As here, Buti involved a foreign entity advertising within the United States its services offered abroad. The Second Circuit considered the issue one of first impression in the federal courts, but one familiar to the T.T.A.B. “So that the issue [was] no longer in doubt,” and “in keeping with the TTAB's longstanding view,” the Buti Court expressly held “that the mere advertising or promotion of a mark in the United States is insufficient to constitute ‘use’ of the mark ‘in commerce,’ within the meaning of the Lanham Act, where that advertising or promotion is unaccompanied by any actual rendering in the United States or in ‘commerce which may lawfully be regulated by Congress,’ of the services ‘in connection with which the mark is employed.’ ” 139 F.3d at 105 (emphasis in original) (citing 15 U.S.C. § 1127; United Drug, 248 U.S. at 97, 39 S.Ct. 48). The International Bancorp Court distinguished Buti and found it unpersuasive authority under its facts. See 329 F.3d at 369.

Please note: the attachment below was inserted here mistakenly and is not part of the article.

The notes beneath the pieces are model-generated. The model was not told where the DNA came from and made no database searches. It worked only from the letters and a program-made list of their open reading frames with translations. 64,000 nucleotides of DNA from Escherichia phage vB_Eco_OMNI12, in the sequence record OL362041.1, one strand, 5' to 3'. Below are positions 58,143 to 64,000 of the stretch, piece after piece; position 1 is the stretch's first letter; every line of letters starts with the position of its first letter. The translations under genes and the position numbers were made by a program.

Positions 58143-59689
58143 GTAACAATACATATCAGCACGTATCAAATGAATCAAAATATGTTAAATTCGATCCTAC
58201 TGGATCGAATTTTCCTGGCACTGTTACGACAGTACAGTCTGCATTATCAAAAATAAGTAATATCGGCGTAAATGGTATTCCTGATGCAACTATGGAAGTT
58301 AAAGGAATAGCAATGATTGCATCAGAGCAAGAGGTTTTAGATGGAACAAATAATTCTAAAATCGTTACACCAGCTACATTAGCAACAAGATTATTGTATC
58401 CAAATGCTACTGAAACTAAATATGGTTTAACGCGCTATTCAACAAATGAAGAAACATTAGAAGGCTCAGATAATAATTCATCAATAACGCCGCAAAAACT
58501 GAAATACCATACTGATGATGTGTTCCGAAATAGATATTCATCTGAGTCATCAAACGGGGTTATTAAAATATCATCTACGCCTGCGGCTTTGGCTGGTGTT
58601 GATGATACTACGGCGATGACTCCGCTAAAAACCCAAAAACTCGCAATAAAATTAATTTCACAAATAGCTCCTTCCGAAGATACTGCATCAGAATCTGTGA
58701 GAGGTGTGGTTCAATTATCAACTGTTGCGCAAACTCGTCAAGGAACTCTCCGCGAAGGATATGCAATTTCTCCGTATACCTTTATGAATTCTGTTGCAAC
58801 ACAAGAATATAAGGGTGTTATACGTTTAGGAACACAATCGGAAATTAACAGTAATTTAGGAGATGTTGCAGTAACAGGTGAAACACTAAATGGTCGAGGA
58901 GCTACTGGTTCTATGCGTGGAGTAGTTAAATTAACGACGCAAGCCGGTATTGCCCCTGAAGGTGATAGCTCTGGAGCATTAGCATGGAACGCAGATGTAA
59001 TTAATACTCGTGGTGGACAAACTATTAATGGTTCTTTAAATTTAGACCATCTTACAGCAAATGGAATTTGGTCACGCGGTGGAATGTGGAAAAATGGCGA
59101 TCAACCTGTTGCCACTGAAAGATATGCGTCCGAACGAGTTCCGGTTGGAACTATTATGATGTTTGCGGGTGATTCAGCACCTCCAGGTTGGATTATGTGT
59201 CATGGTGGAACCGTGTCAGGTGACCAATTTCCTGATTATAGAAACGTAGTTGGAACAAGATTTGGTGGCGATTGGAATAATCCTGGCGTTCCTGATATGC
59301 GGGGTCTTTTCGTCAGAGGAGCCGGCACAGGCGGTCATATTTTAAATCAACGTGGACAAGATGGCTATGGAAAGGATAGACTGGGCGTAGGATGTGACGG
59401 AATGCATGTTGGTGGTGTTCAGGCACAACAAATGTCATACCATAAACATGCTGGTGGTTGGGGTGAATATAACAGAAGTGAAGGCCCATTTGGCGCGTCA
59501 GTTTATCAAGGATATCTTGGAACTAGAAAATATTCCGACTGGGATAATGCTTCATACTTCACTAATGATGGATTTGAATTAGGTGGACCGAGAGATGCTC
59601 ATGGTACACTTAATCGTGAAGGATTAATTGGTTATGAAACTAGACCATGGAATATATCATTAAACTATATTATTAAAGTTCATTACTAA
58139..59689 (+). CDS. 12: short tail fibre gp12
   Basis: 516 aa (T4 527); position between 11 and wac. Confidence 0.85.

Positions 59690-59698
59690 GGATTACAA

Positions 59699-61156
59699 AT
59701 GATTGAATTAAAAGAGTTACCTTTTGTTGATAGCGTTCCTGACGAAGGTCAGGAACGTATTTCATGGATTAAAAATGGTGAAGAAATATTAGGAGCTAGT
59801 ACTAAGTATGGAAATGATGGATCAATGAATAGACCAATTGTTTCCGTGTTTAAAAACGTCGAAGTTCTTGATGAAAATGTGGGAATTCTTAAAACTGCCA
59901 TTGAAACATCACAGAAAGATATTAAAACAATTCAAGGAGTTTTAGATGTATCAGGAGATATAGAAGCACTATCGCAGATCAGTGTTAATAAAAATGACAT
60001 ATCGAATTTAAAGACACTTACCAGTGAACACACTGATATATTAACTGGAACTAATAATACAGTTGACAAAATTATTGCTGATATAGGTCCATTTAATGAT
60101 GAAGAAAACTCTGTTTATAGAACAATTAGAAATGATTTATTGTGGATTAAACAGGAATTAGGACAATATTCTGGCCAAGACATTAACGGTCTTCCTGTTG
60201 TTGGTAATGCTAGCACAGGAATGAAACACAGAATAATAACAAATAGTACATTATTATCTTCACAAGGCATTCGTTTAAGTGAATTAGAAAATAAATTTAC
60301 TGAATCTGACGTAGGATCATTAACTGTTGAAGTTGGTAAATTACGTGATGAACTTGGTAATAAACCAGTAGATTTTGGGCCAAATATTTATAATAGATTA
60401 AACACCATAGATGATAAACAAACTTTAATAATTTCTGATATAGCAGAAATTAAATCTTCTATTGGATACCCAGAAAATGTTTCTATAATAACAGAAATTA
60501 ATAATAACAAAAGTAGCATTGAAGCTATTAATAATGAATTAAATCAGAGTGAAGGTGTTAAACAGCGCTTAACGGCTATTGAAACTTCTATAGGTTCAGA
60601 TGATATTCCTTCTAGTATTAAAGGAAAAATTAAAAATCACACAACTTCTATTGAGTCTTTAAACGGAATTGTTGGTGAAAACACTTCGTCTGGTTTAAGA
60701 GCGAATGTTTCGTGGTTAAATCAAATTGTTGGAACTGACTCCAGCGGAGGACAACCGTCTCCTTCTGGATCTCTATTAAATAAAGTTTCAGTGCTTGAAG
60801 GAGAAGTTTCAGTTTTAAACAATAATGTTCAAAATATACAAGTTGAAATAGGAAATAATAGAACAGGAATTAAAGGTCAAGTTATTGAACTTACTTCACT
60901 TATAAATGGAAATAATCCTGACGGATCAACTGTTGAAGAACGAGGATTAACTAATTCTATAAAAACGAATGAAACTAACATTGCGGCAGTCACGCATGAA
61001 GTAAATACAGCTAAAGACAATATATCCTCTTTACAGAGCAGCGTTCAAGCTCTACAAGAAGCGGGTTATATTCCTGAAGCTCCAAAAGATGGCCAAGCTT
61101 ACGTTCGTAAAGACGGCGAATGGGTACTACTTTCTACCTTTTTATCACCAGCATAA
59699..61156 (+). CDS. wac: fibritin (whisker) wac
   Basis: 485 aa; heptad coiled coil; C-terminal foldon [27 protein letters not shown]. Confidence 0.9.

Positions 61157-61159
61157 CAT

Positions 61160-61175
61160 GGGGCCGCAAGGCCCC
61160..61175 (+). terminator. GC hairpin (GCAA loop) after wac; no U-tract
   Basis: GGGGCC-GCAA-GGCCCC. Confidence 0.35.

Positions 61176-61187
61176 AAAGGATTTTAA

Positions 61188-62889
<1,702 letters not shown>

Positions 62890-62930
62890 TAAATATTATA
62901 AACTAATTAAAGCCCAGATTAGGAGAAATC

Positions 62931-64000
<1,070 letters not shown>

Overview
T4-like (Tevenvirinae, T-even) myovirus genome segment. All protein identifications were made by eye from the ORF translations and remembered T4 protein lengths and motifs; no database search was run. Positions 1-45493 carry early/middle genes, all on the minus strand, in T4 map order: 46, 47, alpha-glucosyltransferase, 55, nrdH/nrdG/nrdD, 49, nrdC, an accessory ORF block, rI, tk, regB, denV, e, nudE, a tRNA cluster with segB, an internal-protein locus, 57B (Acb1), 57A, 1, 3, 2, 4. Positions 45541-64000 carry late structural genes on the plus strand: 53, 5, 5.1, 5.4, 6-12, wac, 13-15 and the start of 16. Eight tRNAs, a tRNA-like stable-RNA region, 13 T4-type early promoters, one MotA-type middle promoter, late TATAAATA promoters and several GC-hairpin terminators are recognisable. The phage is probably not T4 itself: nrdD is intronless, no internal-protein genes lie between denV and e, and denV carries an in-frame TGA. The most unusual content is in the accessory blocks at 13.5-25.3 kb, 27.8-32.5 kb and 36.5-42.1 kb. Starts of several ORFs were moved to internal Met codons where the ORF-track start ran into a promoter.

Second, considering the relevant services to consist of listing and trading stock on a stock exchange, CSFS's investment solicitation activities constitute neither “advertising of any goods or services,” 15 U.S.C. § 1114(1)(a), nor uses in commerce “in connection with any goods or services.” 15 U.S.C. § 1125(a)(1). Stocks, like other securities, are not goods. Although, the Lanham Act does not define “goods,” the Uniform Commercial Code, Article 2, does. See U.C.C. § 2–103(1)(k) (2004). That definition expressly excludes “investment securities under Article 8.” Id. Article 8 defines “security” as “an obligation of an issuer or a share, participation, or other interest in an issuer or in property or an enterprise of an issuer,” U.C.C. § 8–102(a)(15), and specifically provides that “[a] share or similar equity interest issued by a corporation ... is a security.” U.C.C. § 8–103(a). Given the U.C.C.'s widespread acceptance and use, the Court sees no reason to treat stocks as goods for trademark infringement purposes. Accordingly, to the extent Cottonwood claims that CSFS's investment solicitation activities are advertising for or in connection with the sale of stocks as goods, those claims must fail.